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Bipartite infrastructure framework, Build Back Better acts will impact farmers


As farmers completed harvest and fall work in 2021, a key piece of legislation was passed by Congress, while the United States House passed another proposal that could greatly affect the agriculture industry and rural communities.

After months of negotiations, the Federal Infrastructure Investment and Jobs Act, or the so-called bipartisan infrastructure framework, was passed by Congress and enacted by President Biden.

And recently, the United States House passed the $ 1.75 trillion Build Back Better Act, which deals with funding for several potential social and climate change programs. The Build Back Better Act is being debated and considered in the US Senate, but had not been approved at the time of writing. Below is a brief summary of the bipartite infrastructure framework and the legislative texts to better rebuild as it relates to the financing of farmers and the agricultural industry.

Highlights of the bipartite infrastructure framework legislation’s provisions include $ 1.2 trillion in funding for basic infrastructure projects. This includes roughly $ 550 billion in new spending, with the remaining $ 650 billion in earmarked funds for highways and other projects that were already planned.

The following is a breakdown of some of the provisions for new funding in the legislation.

About $ 284 billion, or 52% of new funding, would be allocated to surface transportation needs:

  • $ 110 billion for roads and bridges. The federal government estimates that 173,000 miles of freeways and major roads, as well as 45,000 bridges, are in poor or failing condition, many of which are in rural areas of the United States.
  • $ 66 billion to expand and modernize the US rail system, which can be extremely important for freight transportation issues for farmers and agribusiness.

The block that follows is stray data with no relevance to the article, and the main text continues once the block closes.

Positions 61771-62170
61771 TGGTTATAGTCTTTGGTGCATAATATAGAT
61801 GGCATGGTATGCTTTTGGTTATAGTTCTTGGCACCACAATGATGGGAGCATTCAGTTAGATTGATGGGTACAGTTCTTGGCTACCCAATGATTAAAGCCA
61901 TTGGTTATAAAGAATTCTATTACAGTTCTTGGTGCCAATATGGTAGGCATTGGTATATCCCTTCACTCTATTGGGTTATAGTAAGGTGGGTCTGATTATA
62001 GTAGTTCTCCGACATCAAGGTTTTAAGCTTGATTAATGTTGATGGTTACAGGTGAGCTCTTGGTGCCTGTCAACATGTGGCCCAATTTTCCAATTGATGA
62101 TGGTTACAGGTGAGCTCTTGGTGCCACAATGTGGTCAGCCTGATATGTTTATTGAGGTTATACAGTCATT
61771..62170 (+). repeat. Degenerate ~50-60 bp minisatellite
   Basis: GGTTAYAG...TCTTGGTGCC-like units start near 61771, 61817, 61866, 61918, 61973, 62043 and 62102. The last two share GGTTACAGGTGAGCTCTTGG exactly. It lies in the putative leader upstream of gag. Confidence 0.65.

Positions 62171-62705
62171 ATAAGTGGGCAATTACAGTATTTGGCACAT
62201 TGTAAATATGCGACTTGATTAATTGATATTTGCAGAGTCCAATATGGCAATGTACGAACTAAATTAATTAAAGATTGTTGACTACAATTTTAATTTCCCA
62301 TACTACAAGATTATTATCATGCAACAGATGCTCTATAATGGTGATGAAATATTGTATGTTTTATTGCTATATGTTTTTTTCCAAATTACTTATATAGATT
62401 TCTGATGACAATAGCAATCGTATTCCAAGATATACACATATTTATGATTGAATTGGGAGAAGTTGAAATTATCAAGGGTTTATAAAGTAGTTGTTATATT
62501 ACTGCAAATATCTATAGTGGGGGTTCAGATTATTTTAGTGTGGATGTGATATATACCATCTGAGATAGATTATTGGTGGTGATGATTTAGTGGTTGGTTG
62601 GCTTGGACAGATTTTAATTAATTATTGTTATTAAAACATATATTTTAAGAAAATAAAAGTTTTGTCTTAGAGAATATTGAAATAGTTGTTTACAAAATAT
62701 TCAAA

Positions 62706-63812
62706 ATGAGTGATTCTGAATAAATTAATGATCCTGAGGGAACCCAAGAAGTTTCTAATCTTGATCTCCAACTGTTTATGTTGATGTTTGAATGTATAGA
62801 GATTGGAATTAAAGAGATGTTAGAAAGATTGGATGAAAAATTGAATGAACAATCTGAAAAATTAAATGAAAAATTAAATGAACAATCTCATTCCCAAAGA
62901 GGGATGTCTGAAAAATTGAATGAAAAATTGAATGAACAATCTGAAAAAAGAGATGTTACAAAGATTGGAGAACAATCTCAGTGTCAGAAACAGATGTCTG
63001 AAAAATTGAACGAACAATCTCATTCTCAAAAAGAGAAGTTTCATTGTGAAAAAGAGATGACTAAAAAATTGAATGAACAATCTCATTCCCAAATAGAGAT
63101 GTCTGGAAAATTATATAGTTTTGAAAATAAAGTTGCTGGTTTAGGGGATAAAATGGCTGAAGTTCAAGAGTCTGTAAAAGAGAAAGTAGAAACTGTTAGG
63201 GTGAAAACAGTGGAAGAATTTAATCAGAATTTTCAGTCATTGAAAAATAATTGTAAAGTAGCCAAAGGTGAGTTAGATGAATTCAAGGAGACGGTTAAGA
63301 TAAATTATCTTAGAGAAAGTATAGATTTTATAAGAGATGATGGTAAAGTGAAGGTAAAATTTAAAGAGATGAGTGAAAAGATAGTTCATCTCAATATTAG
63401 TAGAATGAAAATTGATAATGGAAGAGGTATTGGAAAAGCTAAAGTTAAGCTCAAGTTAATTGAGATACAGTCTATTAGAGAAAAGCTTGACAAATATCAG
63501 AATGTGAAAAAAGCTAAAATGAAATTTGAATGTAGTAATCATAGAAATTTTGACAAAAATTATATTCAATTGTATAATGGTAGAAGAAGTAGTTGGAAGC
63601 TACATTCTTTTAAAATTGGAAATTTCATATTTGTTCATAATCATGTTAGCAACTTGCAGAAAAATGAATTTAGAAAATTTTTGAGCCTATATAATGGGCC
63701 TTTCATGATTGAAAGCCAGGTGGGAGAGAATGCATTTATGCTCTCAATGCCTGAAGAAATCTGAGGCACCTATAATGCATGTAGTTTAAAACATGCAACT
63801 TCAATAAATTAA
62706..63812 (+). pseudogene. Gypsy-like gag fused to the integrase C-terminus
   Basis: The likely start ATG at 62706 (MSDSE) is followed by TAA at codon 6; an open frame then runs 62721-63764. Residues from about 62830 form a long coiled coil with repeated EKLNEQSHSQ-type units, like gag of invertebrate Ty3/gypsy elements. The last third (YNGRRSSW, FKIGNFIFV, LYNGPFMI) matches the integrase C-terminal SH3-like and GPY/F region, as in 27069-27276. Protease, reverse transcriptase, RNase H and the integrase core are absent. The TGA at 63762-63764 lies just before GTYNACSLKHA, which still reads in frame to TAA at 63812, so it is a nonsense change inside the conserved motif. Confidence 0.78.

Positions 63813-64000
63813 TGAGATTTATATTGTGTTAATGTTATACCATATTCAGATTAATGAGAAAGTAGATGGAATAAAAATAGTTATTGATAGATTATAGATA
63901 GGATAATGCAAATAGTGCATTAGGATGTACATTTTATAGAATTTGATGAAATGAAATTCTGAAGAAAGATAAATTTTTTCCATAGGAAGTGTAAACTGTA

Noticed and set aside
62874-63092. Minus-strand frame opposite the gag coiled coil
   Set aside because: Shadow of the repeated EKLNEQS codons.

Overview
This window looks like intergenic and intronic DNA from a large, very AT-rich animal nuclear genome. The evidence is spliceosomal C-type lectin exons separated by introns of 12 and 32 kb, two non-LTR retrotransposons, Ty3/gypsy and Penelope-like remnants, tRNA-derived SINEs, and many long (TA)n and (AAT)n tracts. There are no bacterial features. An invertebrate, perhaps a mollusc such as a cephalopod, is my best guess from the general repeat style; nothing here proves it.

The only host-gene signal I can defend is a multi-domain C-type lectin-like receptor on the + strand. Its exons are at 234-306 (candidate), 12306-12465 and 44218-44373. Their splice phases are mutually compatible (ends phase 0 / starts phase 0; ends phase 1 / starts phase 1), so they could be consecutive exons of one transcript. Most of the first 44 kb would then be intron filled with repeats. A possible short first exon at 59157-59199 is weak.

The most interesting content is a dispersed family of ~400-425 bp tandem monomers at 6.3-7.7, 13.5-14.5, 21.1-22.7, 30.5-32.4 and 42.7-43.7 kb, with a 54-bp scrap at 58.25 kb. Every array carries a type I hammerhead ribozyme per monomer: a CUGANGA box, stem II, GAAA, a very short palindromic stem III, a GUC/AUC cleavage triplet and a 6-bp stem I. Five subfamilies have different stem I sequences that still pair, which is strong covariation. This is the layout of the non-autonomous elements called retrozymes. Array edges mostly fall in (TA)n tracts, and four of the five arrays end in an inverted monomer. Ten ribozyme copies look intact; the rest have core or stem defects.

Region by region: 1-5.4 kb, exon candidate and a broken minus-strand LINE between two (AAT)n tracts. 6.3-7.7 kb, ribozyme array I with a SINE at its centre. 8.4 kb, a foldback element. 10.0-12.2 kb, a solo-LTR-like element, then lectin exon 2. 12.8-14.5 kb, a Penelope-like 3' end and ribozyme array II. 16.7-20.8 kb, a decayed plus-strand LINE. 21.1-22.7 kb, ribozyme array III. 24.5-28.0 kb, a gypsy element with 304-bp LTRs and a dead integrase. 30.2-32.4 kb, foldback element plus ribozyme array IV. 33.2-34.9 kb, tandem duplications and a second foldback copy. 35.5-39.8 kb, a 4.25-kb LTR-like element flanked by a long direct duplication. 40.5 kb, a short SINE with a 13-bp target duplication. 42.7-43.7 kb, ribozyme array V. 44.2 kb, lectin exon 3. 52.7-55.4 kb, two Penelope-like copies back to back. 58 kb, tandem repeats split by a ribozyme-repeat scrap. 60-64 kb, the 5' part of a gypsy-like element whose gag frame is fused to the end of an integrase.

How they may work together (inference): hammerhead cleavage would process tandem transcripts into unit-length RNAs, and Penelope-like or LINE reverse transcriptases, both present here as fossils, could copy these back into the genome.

• $ 17 billion spent on investments and improving ports and waterways, which are also critically important to keeping export markets open for U.S. agricultural products and access to imports of related inputs. Agriculture.
  • Funds are also allocated for public transport, airports, surface transport, electric vehicle chargers and other arrangements.

The remaining $ 266 billion, or 48% of new funding, is allocated to other basic infrastructure projects:

  • $ 65 billion to expand and improve broadband access, especially in underserved areas, many of which are in rural areas of the United States
  • $ 60 billion for energy and electrical projects aimed at improving the American electricity grid.
  • $ 55 billion for projects to improve water and wastewater infrastructure, which could greatly benefit many rural areas that are struggling to finance needed improvements in aging water treatment infrastructure and waste.
  • There are also funds for flood mitigation projects, specialized watershed projects, electric vehicle charging stations and other specific programs.

Highlights of the agriculture-related provisions in the Build Back Better Bill that passed the US House follow.

This broad-based bill would address many issues and increase targeted spending for climate change, renewables, health care, child care, education, immigration and other provisions relating to social infrastructure. Parts of this legislation would likely affect farmers and the agricultural industry in the future. It is estimated that approximately $ 82 billion in provisions and expenses related to agriculture are included in the proposal.

Some of these proposals include $ 27 billion in new conservation-related funding that would be primarily targeted to help farmers increase so-called “climate-smart” farming practices to sequester carbon and reduce greenhouse gas emissions. tight :

  • $ 5 billion for a five-year program to pay farmers $ 25 an acre to plant cover crops.